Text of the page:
While patient preferences are variable, they highlight an important consideration for befriending schemes: rigid prescriptive structures for the relationship between a volunteer and patient may be inappropriate or unhelpful. As such, schemes should aim to develop a sufficiently flexible structure to accommodate individual preferences. A useful default structure, potentially for those unsure about these schemes or requiring some initial guidance would be the more commonly selected weekly, 1-hour sessions outside their home.

Finally, the low proportion of patients with prior knowledge of befriending should be considered in the interpretation of the findings. Although patients were given a brief description of befriending before completing the survey, it is unclear whether a more comprehensive understanding and wider familiarity with such schemes would impact upon the expressed willingness to take part.

Conclusion

The findings suggest that a significant proportion of patients with SMI are interested in befriending. In particular, those with lower SQOL were more likely to want a befriender. The findings therefore highlight that patients with the greatest need for befriending may also be those most likely to take it up and potentially benefit from it. Further, the variability in patient preferences for befriending suggests that if befriending schemes are to successfully relieve social isolation in mental health populations, a flexible design may be more appropriate than a one-size-fits-all approach.

Abbreviations

MANSA: 

Manchester short assessment of quality of life

SMI: 

Severe mental illness

SQOL: 

Subjective quality of life

Declarations

Acknowledgements

We would like to thank the staff in the following community mental health teams for their help with recruitment to the study: Stepney and Wapping CMHT, Bethnal Green and Globe Town CMHT, Isle of Dogs CMHT, Newham North Recovery Team, Newham South Recovery Team, Bow and Poplar CMHT, South Hackney CMHT, North Hackney CMHT, Stockwood CMHT, Newham Centre for Mental Health, Newham Early Intervention Service, Balaam Street Clozapine Clinic and Old Montague Street Clozapine Clinic with particular mention to Laura Pisaneschi.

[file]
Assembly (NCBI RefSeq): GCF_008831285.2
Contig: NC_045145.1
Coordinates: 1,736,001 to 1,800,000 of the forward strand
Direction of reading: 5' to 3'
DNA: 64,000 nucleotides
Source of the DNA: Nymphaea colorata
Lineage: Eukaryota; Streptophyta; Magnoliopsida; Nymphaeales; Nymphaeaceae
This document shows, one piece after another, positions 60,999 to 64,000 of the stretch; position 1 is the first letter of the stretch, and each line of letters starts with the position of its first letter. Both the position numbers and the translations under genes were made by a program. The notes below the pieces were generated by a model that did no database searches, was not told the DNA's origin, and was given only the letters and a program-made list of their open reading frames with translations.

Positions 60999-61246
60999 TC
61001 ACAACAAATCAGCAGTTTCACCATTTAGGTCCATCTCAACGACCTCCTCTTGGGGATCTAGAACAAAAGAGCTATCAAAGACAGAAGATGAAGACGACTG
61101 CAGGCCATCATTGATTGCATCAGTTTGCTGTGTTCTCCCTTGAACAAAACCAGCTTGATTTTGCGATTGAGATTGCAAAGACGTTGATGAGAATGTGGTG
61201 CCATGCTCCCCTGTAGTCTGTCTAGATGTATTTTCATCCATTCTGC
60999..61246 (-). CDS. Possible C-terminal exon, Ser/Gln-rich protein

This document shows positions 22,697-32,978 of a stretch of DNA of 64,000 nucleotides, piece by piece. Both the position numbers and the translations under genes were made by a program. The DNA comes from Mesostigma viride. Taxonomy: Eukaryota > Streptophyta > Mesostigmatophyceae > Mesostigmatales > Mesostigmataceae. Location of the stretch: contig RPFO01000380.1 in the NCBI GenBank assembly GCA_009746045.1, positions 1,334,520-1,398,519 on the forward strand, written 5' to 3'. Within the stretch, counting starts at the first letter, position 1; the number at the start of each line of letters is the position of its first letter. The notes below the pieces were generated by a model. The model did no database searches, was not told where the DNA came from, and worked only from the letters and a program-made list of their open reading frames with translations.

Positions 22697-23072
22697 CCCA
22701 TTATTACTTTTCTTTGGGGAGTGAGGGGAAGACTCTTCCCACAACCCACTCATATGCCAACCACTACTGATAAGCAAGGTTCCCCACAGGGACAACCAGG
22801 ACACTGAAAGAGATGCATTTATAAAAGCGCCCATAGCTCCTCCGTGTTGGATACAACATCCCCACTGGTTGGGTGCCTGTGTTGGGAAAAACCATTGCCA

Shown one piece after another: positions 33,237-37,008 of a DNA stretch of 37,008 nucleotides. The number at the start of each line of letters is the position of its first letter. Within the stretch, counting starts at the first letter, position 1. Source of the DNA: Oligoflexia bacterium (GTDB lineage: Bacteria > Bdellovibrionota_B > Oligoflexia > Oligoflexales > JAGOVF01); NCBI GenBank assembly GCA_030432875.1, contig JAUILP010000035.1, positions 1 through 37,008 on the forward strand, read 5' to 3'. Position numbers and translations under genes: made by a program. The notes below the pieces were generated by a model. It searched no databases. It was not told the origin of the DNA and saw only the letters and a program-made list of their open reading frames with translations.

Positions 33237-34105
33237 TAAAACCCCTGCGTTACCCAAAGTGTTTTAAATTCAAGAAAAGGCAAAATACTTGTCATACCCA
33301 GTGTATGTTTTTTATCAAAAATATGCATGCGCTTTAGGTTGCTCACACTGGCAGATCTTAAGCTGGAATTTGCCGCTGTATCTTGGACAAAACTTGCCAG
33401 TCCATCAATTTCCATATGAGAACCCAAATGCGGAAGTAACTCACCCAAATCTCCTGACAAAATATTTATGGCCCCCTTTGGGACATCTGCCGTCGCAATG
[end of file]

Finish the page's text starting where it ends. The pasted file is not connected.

We would also like to acknowledge the research team in the Unit for Social and Community Psychiatry (Queen Mary University of London) for their support and feedback of the manuscript, as well as members of the research team who helped with data collection –Elizabeth Worswick, Rawda El-Nagib, Gonca Ramjaun, Husnara Khanom and Neelam Laxhman.

Funding

This paper presents independent research funded by the National Institute for Health Research (NIHR) under its Programme Grants for Applied Research Programme (Reference Number RP-PG-0611-20002). The funding body was not involved in, and did not influence, the design of the study, data collection, analysis or interpretation of the data. The views expressed are those of the author(s) and not necessarily those of the NHS, the NIHR or the Department of Health.

Availability of data and materials

The datasets used and/or analysed during the current study are available from the corresponding author on reasonable request.

Authors’ contributions

SP designed the study; MC and AC were responsible for supervision of the research group; ST, MC, AC, ML, AF and MPC contributed to the collection and collation of data; ST conducted data analysis; ST and SP drafted the manuscript; all authors commented on and agreed to the final manuscript. All authors read and approved the final manuscript.

Authors’ information

ST, MC, AC and ML are researchers with a psychology background. AF is a post-doctoral researcher. MPC is a clinical psychiatrist and PhD candidate. SP is clinical-academic psychiatrist.

Ethics approval and consent to participate

The study was granted ethics approval by the National Research Ethics Service Committee South West - Exeter of the Health Research Authority. Reference 14/SW/1011. All participants provided written consent after having been informed about the nature of the study.

Consent for publication

Not applicable.

Competing interests

The authors declare that they have no competing interests.

Publisher’s Note

Springer Nature remains neutral with regard to jurisdictional claims in published maps and institutional affiliations.

Open AccessThis article is distributed under the terms of the Creative Commons Attribution 4.0 International License (http://creativecommons.org/licenses/by/4.0/), which permits unrestricted use, distribution, and reproduction in any medium, provided you give appropriate credit to the original author(s) and the source, provide a link to the Creative Commons license, and indicate if changes were made. The Creative Commons Public Domain Dedication waiver (http://creativecommons.org/publicdomain/zero/1.0/) applies to the data made available in this article, unless otherwise stated.

Authors’ Affiliations

(1)